Breast self-monitoring will help empower women

While a biomedical student at NASA, Yehudit Abrams was researching the potential use of ultrasound to monitor astronauts on the International Space Station. But it was the loss of her cousin in a car crash who was a breast cancer survivor that inspired Abrams to develop a new handheld ultrasound device that women can use at home to monitor their breast tissue.

“She was so passionate about the early detection of cancer, and I wanted to honour her for that,” says Abrams, a doctor and mechanical engineer who immigrated to Israel last year from the US. “That is what got me thinking about using some sort of portable ultrasound for early detection of cancer,” she told website WeWork.

Breast cancer is the most commonly diagnosed cancer in women and represents about 12 percent of all new cancer cases worldwide, according to the Breast Cancer Research Foundation. In a report this year by the World Cancer Research Fund, there have been two million cases of breast cancer worldwide so far in 2018. Cancer Australia revealed that 18,235 people have been diagnosed in 2018 in Australia, 148 of whom are men and 18,808 are women.

The MonitHer device has the potential to change the way breast cancer is detected and is winning awards and gaining recognition around the world.

“I’m empowering women,” Abrams said.

Women using the device will scan their breasts once a month for about 10 minutes, WeWork reported. A software program (U.S. Food and Drug Administration-approved) then scans the images for any changes over time. If the software detects any potential problems, users will be advised to consult a physician.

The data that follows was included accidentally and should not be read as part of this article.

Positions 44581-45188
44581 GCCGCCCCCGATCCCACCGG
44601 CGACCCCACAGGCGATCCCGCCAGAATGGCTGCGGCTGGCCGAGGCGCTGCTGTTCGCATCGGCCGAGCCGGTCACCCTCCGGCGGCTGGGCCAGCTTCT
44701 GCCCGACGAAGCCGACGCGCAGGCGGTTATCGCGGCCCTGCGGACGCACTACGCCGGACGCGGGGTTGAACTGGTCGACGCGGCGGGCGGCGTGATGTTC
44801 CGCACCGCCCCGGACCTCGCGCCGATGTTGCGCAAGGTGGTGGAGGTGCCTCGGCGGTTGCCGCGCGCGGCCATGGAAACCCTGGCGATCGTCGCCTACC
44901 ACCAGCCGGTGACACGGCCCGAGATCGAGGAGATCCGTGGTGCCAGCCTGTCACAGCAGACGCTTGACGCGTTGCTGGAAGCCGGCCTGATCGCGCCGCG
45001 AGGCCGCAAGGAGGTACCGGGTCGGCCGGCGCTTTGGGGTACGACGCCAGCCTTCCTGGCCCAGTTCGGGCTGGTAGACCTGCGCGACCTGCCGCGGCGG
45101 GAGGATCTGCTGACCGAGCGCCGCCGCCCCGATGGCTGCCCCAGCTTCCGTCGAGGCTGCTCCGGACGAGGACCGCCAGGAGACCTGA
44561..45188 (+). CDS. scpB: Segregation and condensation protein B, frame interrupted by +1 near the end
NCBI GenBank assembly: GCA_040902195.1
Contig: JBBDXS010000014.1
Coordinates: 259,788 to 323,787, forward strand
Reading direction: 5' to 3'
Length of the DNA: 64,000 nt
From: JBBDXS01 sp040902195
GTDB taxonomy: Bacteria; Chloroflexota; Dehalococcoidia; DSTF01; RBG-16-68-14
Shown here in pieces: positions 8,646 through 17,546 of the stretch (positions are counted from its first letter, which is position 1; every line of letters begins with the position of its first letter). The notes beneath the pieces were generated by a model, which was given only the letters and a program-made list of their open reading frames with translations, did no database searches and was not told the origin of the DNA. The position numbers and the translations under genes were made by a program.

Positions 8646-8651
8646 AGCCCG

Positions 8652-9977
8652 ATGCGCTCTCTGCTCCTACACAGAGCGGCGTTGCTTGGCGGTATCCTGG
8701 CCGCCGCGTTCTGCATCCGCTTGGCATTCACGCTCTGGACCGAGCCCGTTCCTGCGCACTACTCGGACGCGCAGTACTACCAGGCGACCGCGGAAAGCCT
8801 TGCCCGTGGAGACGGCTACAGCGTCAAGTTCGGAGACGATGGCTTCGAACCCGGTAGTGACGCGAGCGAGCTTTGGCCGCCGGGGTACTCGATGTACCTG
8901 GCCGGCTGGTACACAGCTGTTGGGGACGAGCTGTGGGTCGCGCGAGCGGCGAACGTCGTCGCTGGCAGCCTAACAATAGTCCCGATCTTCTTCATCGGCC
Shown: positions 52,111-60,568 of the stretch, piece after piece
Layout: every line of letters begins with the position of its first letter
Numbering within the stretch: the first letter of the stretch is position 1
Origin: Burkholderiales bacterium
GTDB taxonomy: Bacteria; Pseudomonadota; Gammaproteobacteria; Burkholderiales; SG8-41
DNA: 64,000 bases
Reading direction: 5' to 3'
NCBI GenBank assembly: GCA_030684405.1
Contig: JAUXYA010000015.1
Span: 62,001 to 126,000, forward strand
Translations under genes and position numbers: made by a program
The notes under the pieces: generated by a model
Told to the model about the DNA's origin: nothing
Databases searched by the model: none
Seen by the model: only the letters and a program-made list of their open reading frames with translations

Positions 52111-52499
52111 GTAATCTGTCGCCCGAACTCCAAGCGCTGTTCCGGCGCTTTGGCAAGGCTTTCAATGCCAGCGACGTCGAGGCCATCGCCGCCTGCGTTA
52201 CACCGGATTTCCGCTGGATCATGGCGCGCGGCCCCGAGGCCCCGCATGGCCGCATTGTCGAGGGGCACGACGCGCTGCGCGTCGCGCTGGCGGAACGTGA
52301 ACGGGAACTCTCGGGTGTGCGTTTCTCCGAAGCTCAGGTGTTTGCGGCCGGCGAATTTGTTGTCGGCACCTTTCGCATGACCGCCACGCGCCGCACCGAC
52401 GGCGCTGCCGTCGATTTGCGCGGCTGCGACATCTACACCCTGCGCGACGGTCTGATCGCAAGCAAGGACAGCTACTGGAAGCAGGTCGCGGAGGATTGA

By monitoring their breast tissue over a period of time, Abrams says women will be able to detect cancer earlier than the traditional method of self-exams where women feel each breast in order to find lumps or swelling.

“We are changing the paradigm from breast cancer screening to breast health monitoring,” Abrams said.

Realising that women often don’t know what they are feeling or meant to feel when performing self-checks on their breasts, Abrams started working on an app that included a breast map that would allow women to mark anything they found on their breasts and monitor developments on a monthly basis.

The handheld MonitHer device seems a promising way forward in the health arena, taking away the doubt and speculation in self-examination and providing a more reliable tracking of breast health.

Click here for the story at WeWork

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